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The Books I Scored This Weekend

hardinge-bookexpo.jpgThe one book I went down to D.C. knowing that I wanted to take back with me from BookExpo was Fly By Night, a YA fantasy set in the 18th-century England of an alternate universe where there’s a gazillion pagan saints and books are under severe restrictions. Luckily, I managed to get my luggage checked into the storage lockers at Union Station and hustle over to the convention center in time to meet Frances Hardinge (left) and her editor, Michael Stearns, at one of the autographing tables. I started reading the book on the train ride back that evening, and it is awesome. Even if you don’t have a young person you can use as an excuse, buy it and read it.

What else did I get? I actually don’t remember much about Friday’s haul, because as soon as my messenger bag was full I took everything up to the shipping center so I wouldn’t have to deal with it. But I do remember stopping by the Coffee House Press booth early that morning, where they had galleys of Laird Hunt’s The Exquisite and Brian Evenson’s The Open Curtain side by side, a neat juxtaposition since I had seen the two of them taking part in a discussion about “nonrealist” fiction back in March. Oh, and I dipped into the Random House booth because David L. Robbins had given me a heads-up that they’d have ARCs of his new thriller, The Assassins Gallery.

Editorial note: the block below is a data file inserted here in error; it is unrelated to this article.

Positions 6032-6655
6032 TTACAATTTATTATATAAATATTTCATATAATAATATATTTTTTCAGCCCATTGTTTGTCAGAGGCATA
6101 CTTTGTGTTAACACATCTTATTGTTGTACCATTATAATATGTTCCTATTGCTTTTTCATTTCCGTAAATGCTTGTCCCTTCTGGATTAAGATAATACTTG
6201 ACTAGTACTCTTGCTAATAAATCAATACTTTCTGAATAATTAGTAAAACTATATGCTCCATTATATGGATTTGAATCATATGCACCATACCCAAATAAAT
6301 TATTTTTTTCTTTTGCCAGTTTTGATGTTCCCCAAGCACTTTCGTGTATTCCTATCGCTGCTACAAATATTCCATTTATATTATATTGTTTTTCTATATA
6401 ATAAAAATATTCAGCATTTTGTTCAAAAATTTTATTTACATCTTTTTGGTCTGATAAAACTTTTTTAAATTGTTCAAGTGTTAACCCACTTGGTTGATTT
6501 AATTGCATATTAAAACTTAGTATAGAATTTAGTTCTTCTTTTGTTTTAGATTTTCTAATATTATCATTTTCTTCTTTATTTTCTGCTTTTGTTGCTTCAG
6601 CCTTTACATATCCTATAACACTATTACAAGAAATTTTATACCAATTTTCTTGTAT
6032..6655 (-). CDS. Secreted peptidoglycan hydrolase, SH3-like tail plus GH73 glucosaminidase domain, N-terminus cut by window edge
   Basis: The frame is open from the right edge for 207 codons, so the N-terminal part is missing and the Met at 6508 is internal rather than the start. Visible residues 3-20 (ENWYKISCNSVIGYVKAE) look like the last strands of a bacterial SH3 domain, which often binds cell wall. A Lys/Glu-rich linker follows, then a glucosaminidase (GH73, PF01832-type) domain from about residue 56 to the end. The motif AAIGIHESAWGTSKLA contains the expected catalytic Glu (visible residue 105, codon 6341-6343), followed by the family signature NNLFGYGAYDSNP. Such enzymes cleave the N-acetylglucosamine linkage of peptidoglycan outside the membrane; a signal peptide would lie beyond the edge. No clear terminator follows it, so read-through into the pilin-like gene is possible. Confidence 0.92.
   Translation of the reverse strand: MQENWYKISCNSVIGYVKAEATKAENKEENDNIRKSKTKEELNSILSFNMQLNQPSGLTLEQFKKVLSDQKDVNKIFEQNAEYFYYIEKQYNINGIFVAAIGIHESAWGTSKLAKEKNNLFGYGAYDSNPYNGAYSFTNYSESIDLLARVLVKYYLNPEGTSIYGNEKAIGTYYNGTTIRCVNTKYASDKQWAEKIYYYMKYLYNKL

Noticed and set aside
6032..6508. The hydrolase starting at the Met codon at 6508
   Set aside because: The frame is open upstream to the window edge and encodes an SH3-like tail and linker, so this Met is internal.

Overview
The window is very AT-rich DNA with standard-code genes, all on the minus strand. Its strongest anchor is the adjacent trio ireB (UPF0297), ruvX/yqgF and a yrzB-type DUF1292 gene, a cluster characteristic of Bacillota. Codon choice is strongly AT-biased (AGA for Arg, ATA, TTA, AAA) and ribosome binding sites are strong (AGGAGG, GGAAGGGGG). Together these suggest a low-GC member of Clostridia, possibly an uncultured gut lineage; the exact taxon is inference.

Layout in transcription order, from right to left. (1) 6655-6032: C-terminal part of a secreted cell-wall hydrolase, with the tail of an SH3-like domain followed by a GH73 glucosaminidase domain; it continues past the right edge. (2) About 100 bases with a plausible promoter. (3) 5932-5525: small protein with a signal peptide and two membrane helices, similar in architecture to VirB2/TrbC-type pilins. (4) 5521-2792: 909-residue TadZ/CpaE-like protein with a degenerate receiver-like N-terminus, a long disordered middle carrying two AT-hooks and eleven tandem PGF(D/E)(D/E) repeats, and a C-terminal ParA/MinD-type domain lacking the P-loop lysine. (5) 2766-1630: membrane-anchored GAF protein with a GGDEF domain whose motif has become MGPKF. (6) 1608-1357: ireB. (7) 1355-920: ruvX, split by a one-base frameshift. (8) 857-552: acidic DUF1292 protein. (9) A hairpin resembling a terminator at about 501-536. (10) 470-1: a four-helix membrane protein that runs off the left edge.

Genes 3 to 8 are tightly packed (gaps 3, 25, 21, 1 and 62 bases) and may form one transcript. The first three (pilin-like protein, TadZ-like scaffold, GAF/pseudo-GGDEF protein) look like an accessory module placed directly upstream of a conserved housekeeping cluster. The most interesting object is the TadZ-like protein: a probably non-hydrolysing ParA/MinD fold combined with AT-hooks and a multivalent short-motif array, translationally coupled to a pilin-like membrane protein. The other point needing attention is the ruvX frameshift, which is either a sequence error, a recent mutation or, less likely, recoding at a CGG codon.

Sunday was a slightly muted affair. Carolyn Kellogg told me she had scored a copy of Mark Z. Danielewski’s new novel, Only Revolutions, so of course I had to run back to Random House to snag one from the Pantheon table, too. Later, she would one-up me by acquiring the very last ARC of M.T. Anderson’s The Astonishing Life of Octavian Nothing at the Candlewick booth. Meanwhile, Henry Holt had an enormous stack of Anonymous Lawyer, the novel based on that famous blog, while Little, Brown made me feel a little bit better about how space all these books will take up in my apartment with Eric Abrahamson and David H. Freedman’s A Perfect Mess: The Hidden Benefits of Disorder.

Oh, there was one other book from Lyons Press that I absolutely loved, so much so that I finished it on the subway Friday night—From Baghdad, With Love, a memoir by USMC Lt. Col Jay Kopelman about his self-assigned mission to rescue one orphaned puppy named Lava (after the batallion that found him in Fallujah) out of Iraq. Gotta admit I came pretty close to crying at a couple scenes with Lava (and probably would’ve if I hadn’t been on public transportation), but my favorite line was about the Marines themselves: “The common belief is that you go in a boy and come out a man, like they have this magical ability to change who you are, but the truth of the matter is, we were insane going in and insane coming out only now we sing this anthem and know cool martial arts.”

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